'What a fascinating play this is.' Fiona Mountford, Evening Standard, 11.10.2010 'A late masterpiece from Arthur Miller, written in 1994 when he was 79, it takes two mighty strands, anti-Semitism and sexual neurosis, and weaves them into a beguiling, unsettling whole.' Fiona Mountford, Evening Standard, 11.10.2010 'Once the issue of the Gellburgs' (lack of) sexual relations is thrown in, Miller craftily sets us wondering which one of Phillip or Sylvia is actually the more disturbed.' Fiona Mountford, Evening Standard, 11.10.2010 'The"broken glass" of the title of Arthur Miller's 1994 play refers in part to the shattered window panes of Kristallnacht in Nazi Germany. But the title has other resonances, too. Glass, once splintered, cannot be put back together. Running through the play is the question of whether something badly broken can ever be repaired: a marriage, an identity, a country. Miller ties the personal and the political together, as a Jewish couple living in 1930s New York react to the increasingly virulent anti-Semitism in Germany in different ways.' Sarah Hemming, Financial Times, 09.10.10 'Miller mixes the personal with the political with incredible skill. He places ideas about identity, assimilation, self-hate and self-acceptance into a story that grips like a thriller.' Dominic Maxwell, The Times, 08.10.10 'Can a distant atrocity affect a person so much they become paralysed? Arthur Miller's 1994 psycho-sexual drama ponders this question as Sylvia, a middle-aged Jewish woman in 1930s Brooklyn, is stricken with paralysis just as Hitler's brownshirts are rampaging in Germany.' Claire Allfree, Metro (London), 12.10.10 'Miller wrote this lugubrious, complex play in 1994, but he remembered the inter-war years, and the casual references to American anti-Semitism are more shocking than Sylvia's wasted life or Philip's curdled feelings for his people.' Nina Caplan, Time Out (London), 14.10.10 'Arthur Miller's only full-length play to deal with his own and every other Jew's Jewishness' John Nathan, Jewish Chronicle, 15.10.10 'It's a simple tale of marital grief. An American Jewish woman [...], hearing of the Kristallnacht atrocities, has become paralysed from the waist down. The quest for a cure takes her and husband, Philip Gellberg, to the deepest and darkest vaults of their stagnant marriage. Gellberg is one of Miller's great creations. An ambitious and capable financier, he has vaulted Wall Street's invisible barriers of prejudice and become second-in-command at a venerable old bank. But he remains pathetically grateful to the anti-Semites who employ him. He boasts, with genuine pride, that he's the first Jew to set foot on his boss's yacht. Yet he hates himself. He loathes his Semitic face and the suspicion it arouses among his colleagues.' Lloyd Evans, Spectator, 16.10.10 'its ambiguities are haunting' Jane Edwards, Sunday Times, 17.10.10 'The lesson the couple learns, though tragically too late, is to rise above incapacitating fear and guilt.' Kate Bassett, Independent on Sunday, 17.10.10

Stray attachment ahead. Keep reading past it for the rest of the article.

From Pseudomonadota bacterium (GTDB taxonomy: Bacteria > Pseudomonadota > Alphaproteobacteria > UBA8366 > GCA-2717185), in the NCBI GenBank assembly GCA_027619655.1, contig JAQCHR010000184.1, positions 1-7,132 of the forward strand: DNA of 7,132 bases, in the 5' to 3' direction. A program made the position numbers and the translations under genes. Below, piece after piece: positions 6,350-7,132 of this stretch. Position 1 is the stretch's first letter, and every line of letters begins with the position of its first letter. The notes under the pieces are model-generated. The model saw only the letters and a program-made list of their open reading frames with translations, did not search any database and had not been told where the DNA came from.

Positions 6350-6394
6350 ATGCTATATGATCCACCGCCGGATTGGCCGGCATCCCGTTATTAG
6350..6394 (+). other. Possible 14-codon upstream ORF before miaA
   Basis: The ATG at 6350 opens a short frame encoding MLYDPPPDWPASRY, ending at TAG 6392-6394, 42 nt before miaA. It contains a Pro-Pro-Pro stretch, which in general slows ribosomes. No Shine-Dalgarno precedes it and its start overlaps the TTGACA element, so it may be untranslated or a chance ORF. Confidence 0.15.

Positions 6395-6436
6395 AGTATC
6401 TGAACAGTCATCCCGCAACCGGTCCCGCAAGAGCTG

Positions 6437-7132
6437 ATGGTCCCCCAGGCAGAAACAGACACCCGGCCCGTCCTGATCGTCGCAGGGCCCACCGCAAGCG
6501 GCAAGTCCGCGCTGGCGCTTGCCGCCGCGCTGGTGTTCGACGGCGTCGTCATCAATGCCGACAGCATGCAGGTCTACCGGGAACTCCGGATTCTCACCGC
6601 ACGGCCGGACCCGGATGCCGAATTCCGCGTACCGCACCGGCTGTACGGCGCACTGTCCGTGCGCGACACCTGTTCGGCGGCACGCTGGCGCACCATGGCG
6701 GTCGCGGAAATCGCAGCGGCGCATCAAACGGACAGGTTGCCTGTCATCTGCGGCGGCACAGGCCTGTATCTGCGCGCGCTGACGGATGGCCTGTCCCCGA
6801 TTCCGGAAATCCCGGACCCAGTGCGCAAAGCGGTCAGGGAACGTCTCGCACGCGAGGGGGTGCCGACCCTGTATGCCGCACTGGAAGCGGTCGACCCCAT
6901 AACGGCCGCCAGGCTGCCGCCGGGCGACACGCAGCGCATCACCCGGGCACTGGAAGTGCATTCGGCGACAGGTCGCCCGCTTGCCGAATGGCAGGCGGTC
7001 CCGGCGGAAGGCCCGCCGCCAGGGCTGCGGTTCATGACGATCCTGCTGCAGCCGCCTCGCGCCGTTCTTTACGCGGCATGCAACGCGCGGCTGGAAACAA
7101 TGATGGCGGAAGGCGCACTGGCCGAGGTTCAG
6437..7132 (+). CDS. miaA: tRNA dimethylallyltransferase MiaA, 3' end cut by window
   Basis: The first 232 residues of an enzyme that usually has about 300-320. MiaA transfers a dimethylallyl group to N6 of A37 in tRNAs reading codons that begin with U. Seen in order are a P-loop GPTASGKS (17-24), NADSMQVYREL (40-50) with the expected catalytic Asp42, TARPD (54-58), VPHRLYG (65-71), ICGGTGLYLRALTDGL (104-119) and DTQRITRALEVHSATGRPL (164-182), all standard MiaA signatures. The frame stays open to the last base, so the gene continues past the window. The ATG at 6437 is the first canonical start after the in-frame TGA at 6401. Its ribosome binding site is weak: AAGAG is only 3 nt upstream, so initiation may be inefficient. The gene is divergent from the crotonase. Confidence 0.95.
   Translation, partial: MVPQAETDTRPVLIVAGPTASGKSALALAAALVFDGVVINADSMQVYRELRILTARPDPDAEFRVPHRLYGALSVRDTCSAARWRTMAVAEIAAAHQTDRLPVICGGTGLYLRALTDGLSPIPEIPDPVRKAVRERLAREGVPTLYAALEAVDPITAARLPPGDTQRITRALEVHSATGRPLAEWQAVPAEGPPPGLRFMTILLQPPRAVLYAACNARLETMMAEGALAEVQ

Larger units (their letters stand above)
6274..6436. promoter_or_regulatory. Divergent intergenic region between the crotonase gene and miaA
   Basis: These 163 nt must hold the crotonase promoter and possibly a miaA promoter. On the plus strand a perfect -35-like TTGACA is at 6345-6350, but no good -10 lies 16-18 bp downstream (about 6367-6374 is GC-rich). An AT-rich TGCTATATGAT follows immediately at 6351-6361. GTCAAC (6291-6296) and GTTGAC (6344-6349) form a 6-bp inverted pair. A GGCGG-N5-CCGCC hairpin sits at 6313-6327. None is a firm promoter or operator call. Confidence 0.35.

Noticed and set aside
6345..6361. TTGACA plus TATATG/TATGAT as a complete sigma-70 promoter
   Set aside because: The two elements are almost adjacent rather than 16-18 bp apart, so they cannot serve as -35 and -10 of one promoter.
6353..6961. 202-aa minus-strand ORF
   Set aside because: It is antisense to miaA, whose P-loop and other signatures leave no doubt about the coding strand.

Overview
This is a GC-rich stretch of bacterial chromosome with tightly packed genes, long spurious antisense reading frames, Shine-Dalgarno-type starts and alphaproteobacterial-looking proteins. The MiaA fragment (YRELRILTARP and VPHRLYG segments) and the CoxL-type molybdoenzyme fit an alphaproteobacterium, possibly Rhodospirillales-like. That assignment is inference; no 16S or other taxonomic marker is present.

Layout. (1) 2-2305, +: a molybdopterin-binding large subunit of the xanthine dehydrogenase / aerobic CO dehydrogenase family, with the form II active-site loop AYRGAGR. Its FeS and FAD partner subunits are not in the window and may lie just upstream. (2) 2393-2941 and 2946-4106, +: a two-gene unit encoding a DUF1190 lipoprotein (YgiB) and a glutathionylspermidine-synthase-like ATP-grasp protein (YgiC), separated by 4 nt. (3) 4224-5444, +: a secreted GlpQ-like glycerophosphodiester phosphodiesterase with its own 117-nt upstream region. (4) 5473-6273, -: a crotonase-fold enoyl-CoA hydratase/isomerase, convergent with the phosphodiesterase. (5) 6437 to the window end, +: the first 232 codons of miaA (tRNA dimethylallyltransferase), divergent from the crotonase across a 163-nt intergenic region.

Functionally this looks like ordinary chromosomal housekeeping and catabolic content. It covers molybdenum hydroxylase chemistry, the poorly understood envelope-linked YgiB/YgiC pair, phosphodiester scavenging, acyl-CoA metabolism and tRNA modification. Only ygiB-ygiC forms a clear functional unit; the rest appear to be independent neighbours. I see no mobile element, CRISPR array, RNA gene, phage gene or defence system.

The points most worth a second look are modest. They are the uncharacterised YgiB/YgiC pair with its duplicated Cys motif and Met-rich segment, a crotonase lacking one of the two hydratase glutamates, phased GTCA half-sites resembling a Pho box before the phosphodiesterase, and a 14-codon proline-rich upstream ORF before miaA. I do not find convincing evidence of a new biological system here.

About the Author
Arthur Miller (1915-2005) was arguably the greatest American playwright of the twentieth century whose oeuvre includes novels, screenplays, essays and an autobiography. Six volumes of his plays and a volume of his theatre essays are published by Methuen Drama. Alan Ackerman is Associate Professor of English at the University of Toronto, editor of the journal Modern Drama and author of Against Theatre: Creative Destructions on the Modernist Stage.
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